Plaintiff filed his original complaint on November 10, 2008. That day, Judge Harold Baer of this court issued an order directing plaintiff to provide detailed facts in support of his claims and to address PPF's argument that it never received either the Release or the Second Release. Plaintiff subsequently amended his complaint on January 9, 2009. On March 19, 2009, Judge Baer issued an order declaring that plaintiff had failed to comply with the November 10, 2008 order. Nonetheless, Judge Baer granted plaintiff 30 days to amend his complaint to: (1) set forth the steps that he took to exhaust his administrative remedies, and (2) attach all documents to which he refers in the complaint. Plaintiff then filed the second amended complaint on April 16, 2009. The case subsequently was assigned to the undersigned judge.

On August 25, 2009, PPF moved to dismiss the second amended complaint under Fed. R. Civ. P. 12(b)(6). Plaintiff opposed the motion. On November 2, 2009, the court directed the Government to move or otherwise respond to the second amended complaint notwithstanding the Government's position that it had never been served properly. Accordingly, on February 9, 2010, the Government moved to dismiss the second amended complaint under Fed. R. Civ. P. 12(b)(1), and plaintiff opposed.

After holding a conference with the parties on March 23, 2010, the court issued an order on March 24, 2010 denying both motions with leave to renew after the Government filed a complete accounting of plaintiff's taxes.

On April 20, 2010, the Government renewed its motion to dismiss and also moved for summary judgment on the grounds that payments withdrawn from plaintiff's pension benefits either were applied to federal tax deficiencies or other debts or were refunded to plaintiff. In support of the Government's motion, it submitted the declaration of Zachary A. Sharpe, an attorney employed by the IRS, which details plaintiff's tax payments and attaches plaintiff's tax account transcripts for the tax years 1978 through 2008 ("Sharpe Declaration"). Although the Sharpe Declaration contains true and correct copies of plaintiff's tax account transcripts, the Government requested permission to file a supplemental declaration attaching the relevant Certifications of Assessments and Payments ("Certifications"). On April 29, 2010 the court granted the Government's request to submit the supplemental declaration.

On April 30, 2010, PPF renewed its motion to dismiss. Both the Government's motion to dismiss and for summary judgment and PPF's motion to dismiss are now before the court.

The court held a conference on February 10, 2011 and requested the Government to make a further submission that would make the Government's accounting clearer. A second supplemental declaration of Mr. Sharpe was submitted on March 11, 2011, which provided a satisfactory response to court's request.

The various submissions by the Government demonstrate the following. As described above the Levy was to collect $8,711.90.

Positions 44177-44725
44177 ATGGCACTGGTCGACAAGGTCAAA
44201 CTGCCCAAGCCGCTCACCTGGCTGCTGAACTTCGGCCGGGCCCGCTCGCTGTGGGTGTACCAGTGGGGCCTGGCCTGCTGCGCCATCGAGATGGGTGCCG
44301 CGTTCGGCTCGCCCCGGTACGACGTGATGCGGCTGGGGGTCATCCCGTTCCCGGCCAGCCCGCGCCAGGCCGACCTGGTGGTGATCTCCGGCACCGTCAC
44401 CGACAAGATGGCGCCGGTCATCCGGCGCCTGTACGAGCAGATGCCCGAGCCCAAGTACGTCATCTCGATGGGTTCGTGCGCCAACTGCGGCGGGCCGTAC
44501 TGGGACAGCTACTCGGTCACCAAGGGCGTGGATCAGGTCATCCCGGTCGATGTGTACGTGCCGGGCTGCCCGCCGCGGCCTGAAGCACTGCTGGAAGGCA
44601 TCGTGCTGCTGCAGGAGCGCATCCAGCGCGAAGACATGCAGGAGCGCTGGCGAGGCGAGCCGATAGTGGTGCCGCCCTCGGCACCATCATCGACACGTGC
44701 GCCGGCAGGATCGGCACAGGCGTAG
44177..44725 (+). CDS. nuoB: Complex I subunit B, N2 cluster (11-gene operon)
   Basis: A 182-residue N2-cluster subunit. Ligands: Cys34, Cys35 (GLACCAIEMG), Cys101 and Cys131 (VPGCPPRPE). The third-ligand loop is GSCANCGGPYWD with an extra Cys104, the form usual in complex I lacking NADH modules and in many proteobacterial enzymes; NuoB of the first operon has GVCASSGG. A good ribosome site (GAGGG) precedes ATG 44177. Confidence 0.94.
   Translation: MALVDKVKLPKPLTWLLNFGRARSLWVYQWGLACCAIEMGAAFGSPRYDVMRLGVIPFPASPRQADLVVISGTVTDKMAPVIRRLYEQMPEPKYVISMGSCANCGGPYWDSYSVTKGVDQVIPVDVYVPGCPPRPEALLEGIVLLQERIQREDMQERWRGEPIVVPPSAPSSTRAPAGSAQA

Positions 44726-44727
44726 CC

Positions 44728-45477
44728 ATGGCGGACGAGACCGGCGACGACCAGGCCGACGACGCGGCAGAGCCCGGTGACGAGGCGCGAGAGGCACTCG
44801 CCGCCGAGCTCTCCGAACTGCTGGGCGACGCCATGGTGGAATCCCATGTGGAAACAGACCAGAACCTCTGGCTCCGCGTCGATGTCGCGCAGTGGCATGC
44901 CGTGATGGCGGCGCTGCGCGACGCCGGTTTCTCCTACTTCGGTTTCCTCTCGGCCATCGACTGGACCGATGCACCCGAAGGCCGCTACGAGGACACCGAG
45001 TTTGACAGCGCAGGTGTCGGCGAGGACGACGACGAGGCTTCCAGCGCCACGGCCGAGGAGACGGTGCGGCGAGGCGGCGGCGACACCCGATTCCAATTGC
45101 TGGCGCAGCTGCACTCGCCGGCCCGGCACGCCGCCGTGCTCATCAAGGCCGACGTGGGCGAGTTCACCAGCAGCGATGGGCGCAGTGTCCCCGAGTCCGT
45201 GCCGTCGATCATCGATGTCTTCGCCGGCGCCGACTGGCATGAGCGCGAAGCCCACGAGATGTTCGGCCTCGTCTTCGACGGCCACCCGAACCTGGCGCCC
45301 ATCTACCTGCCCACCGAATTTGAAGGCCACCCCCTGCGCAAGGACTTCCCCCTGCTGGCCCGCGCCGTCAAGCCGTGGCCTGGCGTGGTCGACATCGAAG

Between 1985 and 2007, the IRS collected $25,613.21 pursuant to the Levy. Thus, the IRS collected $16,901.31 more than the $8,711.90 to be collected pursuant to the levy. As of the conclusion of the tax period ending December 31, 2007, the IRS has refunded to plaintiff $8,687.02 of the $16,901.31 of tax overpayments collected pursuant to the Levy, as well as $129.41 in overpayment interest. Of the remaining $8,214.29 in levy payments, $5,814.29 has been applied by the IRS to the payment of other outstanding IRS tax liabilities, pursuant to 26 U.S.C. § 6402(a), and $2,400.00 has been applied to the payment of non-IRS debts, pursuant to 26 U.S.C. § 6402(c), (d). Funds from overpayments for plaintiff's tax years ending December 31, 1980; December, 31, 1986; December 31, 1996; and December 31, 1997 were remitted to the State of New York to satisfy plaintiff's obligations for past-due child support under 26 U.S.C. § 6402(c), and to the DOE to satisfy past-due liabilities for a Stafford Loan covering tuition costs incurred by plaintiff at Empire Technical School under 26 U.S.C. § 6402(d).

The conclusion is that, although the Government collected more than it was due under the Levy, that discrepancy has been entirely made up. The government does not owe any money to plaintiff. Nor does PPF.


A: Statute of Limitations

28 U.S.C. § 1346(a)(1) provides for suit in the federal district courts against the United States in any action for recovery of any internal revenue tax that is claimed to have been illegally or erroneously assessed or collected. See United States v. Forma, 42 F.3d 759, 763 (2d Cir. 1994). As a prerequisite to bringing an action in federal court for the recovery of any tax alleged to have been collected improperly, a taxpayer must file a claim for refund or credit with the IRS. See 26 U.S.C. § 7422(a); United States v. Clintwood Elkhorn Mining Co., 128 S. Ct. 1511, 1514 (2008).

The time to file a claim with the IRS is set forth in Section 6511(a) of the Code:

Claim for credit or refund of an overpayment of any tax imposed by this title in respect of which tax the taxpayer is required to file a return shall be filed by the taxpayer within 3 years from the time the return was filed or 2 years from the time the tax was paid, whichever of such periods expires the later, or if no return was filed by the taxpayer, within 2 years from the time the tax was paid.